Check out the heroines of some of my books:

Silver Tongued Devils: Raina-Moonlight Sonata. She can memorize a song or code by ear. The first song she learned to play was Moonlight Sonata and she used the melody as a base her first personal security program. It became far more intricate in the later years, but she hums the first movement when she’s nervous.

Thunder and Roses: Tonya Rose-Tornado by Little Big Town. You’ll just have to meet Tonya to understand. She’s based on a real person who is best experienced as a force of nature rather than understood. It’s brilliant.

Holly Savage series – Lonelyness (from the Naruto soundtrack). Her trek is a tough and lonely one. This song captures her character in her quiet moments. Holly also has Nelly Furtado’s Maneater.

Voodoo Carnival: Erica Rhames-Paint it Black (Vanessa Carlton cover). She’s a former combat photographer with serious PTSD and a need to figure things out from behind the lens of a camera. Her interest in beautiful things turning savage leads her to an abandoned carnival with a dark history. It ends up a lot more twisted than she ever expected.

Dragons Never Lie: Princess Serenity-Principles of Lust: Sadeness/Find Love?Sadeness (Reprise) (Medley) by Enigma. This is a unique choice. Serenity’s a virgin trapped in a labyrinth with a quest to kill a dragon. So the entire song covers her journey.

Q: Doesn’t it take more time to switch from book to book? 

A: I thought it might, honestly, so I’ve kept meticulous records since I started. Strangely enough, that thirty minutes of focus at the beginning of each book session is really making the word counts kick up much higher than before. I also spend less time “taking it easy” since I usually work on two books at a time, and not always on the same day. This focused method is keeping me on track so far. We’re at the 20th day of the month and I’m still doing okay, so it’s working out better than I’d hoped.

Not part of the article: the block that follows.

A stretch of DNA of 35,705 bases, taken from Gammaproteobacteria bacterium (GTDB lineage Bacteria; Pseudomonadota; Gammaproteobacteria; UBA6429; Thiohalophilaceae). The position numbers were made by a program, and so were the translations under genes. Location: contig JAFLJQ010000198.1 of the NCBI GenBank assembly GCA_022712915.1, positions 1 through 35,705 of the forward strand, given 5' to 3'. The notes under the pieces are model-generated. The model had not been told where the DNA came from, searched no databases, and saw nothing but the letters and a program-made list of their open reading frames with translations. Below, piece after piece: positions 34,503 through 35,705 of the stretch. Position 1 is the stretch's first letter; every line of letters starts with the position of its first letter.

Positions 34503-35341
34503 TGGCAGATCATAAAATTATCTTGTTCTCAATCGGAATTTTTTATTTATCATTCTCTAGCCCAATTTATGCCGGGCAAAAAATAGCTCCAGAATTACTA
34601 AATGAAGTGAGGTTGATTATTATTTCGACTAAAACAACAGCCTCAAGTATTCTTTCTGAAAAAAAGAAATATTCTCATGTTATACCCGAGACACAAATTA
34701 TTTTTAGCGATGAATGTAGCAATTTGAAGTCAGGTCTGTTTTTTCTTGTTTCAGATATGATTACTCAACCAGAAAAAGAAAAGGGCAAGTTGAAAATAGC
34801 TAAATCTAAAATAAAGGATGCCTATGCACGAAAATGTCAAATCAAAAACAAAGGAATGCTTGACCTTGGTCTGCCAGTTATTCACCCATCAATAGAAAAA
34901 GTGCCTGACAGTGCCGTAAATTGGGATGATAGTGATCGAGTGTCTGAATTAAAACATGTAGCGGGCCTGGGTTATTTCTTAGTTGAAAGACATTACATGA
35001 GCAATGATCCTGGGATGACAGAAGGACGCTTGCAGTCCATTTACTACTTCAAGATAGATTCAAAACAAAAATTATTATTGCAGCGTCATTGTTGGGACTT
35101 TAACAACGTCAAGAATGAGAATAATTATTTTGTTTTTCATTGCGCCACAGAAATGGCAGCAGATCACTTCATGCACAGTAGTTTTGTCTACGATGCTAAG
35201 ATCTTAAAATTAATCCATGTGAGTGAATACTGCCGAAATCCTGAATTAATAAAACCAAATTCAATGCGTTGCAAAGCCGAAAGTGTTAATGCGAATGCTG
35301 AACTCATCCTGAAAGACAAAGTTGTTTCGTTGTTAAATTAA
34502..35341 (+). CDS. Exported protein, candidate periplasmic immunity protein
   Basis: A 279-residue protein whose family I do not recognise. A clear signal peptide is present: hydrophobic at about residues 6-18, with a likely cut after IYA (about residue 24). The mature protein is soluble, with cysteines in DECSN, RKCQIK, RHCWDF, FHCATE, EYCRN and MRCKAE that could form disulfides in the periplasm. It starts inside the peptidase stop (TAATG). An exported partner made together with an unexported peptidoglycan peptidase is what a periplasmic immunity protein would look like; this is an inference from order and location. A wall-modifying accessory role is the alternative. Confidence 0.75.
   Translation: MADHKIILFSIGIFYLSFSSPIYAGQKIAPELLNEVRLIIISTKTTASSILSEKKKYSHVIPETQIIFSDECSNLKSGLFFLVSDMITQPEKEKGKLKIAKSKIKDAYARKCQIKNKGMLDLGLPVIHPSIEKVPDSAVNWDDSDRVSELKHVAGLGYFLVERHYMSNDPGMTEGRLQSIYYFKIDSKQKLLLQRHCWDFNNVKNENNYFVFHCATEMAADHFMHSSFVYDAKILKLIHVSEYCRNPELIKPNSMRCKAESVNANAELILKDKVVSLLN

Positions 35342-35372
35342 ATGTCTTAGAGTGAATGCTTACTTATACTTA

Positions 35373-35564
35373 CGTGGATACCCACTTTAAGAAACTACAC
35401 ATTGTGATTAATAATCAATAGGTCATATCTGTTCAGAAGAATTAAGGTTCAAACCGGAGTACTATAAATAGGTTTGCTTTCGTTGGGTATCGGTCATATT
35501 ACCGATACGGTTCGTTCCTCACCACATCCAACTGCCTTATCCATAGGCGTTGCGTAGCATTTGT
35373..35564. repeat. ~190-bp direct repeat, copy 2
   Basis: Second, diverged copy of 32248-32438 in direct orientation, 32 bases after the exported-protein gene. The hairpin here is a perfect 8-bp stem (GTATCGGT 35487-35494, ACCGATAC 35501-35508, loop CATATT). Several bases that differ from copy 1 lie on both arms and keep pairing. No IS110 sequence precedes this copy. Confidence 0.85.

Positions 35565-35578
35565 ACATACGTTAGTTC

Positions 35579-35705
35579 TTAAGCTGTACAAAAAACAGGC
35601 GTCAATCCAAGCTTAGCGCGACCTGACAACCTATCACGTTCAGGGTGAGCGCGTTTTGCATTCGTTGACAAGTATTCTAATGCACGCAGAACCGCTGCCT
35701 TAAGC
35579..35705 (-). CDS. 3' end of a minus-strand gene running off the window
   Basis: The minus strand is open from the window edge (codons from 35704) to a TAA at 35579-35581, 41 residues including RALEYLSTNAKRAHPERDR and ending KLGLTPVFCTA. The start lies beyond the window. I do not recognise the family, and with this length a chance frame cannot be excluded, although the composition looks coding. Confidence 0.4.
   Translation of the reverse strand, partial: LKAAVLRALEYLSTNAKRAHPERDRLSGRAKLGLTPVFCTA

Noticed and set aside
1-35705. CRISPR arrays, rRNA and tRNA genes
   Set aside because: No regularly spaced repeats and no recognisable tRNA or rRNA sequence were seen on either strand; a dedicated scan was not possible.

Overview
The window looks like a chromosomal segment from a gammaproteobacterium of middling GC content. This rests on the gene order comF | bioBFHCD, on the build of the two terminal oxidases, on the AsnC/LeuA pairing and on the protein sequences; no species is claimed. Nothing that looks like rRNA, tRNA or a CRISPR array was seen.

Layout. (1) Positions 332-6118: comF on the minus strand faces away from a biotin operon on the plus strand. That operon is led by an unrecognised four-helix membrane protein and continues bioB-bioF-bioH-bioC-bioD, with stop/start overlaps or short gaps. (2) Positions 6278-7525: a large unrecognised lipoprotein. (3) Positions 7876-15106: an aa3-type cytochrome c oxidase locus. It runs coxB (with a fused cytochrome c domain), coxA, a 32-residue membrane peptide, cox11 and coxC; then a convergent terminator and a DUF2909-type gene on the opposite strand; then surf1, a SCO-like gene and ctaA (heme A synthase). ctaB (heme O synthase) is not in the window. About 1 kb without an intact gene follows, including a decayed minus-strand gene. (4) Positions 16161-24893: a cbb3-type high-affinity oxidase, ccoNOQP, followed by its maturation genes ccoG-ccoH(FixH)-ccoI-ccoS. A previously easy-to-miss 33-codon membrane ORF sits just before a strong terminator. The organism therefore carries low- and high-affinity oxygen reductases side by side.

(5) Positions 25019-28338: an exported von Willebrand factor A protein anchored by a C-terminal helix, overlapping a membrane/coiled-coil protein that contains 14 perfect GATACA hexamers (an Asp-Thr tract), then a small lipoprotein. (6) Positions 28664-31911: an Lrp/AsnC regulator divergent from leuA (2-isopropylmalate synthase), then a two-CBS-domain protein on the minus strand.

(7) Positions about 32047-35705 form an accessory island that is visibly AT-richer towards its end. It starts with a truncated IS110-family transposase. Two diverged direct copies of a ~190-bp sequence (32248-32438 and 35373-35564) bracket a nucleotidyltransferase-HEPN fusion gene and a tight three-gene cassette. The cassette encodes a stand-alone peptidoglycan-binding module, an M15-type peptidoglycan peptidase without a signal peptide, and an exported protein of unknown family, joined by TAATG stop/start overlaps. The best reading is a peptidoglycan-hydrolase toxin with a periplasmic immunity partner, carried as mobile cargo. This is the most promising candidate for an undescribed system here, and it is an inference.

Q: The way you do it will never work for me. I absolutely cannot do it. 

A: Cool. As always take what you can from this blog and discard the rest. There won’t be a pop quiz at the end and I won’t be standing over your shoulder telling you what you’re doing is right or wrong. You guys asked the questions. I’m just giving you the answers.

Q: Will you do this again? 

A: I want to say no. You have NO idea how much I want to say the word “No”, but I know myself. So…maybe. LOL.

So that’s it. Questions from you guys answered. Now it’s back to the grind. I’ve got one last day before the kids  are home on winter break so I need to get more words in. See you on Sunday!

Annihilate Boredom with Interesting Characters Pt 1

In Workshops, Write Talk on October 26, 2013 at 2:35 pm

NaNoWriMo Workshop 2013

We’re continuing my spontaneous NaNoWriMo 2013 workshop today with building characters that you’ll actually like to write about. What you’ve missed so far:

Getting Started and how to Annihilate Boredom